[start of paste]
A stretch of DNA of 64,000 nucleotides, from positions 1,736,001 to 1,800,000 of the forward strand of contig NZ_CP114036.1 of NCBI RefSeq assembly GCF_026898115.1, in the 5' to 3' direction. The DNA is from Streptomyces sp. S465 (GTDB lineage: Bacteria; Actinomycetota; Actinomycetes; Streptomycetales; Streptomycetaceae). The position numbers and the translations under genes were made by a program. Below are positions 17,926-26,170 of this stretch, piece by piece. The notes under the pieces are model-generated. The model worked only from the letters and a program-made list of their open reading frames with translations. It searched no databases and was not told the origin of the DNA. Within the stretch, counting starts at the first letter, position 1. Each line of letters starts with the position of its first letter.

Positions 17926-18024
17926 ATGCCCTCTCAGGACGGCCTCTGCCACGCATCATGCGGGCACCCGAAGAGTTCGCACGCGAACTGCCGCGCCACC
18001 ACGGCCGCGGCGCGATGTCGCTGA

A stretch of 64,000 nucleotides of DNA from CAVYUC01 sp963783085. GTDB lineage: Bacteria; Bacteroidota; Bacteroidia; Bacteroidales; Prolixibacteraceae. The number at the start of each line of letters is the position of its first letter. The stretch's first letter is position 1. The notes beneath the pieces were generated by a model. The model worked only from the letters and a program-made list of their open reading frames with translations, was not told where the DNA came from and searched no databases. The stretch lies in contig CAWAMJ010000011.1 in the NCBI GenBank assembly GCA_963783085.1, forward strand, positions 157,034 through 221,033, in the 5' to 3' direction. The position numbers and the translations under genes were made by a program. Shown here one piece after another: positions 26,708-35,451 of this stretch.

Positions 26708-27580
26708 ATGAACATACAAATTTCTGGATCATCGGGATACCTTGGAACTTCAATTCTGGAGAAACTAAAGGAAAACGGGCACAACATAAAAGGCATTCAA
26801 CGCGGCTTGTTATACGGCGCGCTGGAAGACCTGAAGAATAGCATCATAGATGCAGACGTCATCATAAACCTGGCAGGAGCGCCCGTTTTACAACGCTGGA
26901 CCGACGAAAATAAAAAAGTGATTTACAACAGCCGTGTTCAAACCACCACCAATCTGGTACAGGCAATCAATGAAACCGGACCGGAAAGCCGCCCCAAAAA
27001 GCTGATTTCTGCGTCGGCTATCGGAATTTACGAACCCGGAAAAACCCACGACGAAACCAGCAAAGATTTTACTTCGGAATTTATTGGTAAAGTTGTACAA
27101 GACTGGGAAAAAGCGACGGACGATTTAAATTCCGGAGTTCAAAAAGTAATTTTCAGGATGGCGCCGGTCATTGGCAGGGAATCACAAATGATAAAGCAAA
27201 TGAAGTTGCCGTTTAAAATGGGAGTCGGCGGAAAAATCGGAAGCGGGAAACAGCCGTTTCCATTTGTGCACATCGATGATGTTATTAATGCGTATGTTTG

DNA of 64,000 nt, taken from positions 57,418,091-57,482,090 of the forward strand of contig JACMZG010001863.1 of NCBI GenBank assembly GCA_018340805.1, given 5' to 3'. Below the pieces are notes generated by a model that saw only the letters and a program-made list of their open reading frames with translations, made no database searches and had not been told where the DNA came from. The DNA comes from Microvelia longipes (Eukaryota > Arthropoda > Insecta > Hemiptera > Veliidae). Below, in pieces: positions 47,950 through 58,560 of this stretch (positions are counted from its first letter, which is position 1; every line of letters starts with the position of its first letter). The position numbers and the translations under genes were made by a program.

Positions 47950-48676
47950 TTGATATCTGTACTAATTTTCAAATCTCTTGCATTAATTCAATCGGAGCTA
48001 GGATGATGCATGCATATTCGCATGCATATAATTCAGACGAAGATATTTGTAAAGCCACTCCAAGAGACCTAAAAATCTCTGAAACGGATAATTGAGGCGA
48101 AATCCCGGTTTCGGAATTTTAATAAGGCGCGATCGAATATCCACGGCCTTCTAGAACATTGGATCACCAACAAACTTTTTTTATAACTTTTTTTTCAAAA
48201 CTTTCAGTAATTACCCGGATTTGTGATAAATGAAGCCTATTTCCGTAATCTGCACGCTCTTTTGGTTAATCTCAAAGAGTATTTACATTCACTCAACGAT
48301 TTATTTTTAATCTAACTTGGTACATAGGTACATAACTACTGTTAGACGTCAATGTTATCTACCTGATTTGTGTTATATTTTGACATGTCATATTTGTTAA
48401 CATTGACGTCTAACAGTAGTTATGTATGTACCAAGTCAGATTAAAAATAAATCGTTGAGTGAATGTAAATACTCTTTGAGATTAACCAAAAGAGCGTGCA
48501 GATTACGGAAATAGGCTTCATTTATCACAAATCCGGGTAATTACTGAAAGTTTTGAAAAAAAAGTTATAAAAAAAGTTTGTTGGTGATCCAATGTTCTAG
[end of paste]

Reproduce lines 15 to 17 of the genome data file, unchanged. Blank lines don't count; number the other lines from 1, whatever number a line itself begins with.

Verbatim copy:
47950 TTGATATCTGTACTAATTTTCAAATCTCTTGCATTAATTCAATCGGAGCTA
48001 GGATGATGCATGCATATTCGCATGCATATAATTCAGACGAAGATATTTGTAAAGCCACTCCAAGAGACCTAAAAATCTCTGAAACGGATAATTGAGGCGA
48101 AATCCCGGTTTCGGAATTTTAATAAGGCGCGATCGAATATCCACGGCCTTCTAGAACATTGGATCACCAACAAACTTTTTTTATAACTTTTTTTTCAAAA